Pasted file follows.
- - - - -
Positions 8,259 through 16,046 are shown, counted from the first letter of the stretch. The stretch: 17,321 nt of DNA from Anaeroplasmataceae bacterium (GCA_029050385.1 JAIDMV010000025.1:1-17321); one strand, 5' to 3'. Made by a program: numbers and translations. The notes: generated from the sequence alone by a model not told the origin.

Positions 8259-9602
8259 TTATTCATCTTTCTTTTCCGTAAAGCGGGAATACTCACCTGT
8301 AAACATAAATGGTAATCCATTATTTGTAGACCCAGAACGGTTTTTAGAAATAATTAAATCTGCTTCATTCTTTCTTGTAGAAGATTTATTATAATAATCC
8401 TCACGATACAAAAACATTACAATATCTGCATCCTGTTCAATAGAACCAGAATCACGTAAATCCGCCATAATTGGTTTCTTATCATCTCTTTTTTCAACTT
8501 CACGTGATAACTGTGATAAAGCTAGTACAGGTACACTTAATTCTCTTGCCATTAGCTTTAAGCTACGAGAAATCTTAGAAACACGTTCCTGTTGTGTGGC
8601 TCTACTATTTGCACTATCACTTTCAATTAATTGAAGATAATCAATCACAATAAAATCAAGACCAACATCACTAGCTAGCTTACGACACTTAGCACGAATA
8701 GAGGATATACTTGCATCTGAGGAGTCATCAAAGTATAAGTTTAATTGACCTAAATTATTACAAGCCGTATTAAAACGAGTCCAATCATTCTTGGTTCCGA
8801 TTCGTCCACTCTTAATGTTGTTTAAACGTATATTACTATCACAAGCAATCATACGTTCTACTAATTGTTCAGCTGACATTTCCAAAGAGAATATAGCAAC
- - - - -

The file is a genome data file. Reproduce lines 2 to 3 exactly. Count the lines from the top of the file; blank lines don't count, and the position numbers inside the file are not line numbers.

Positions 8259-9602
8259 TTATTCATCTTTCTTTTCCGTAAAGCGGGAATACTCACCTGT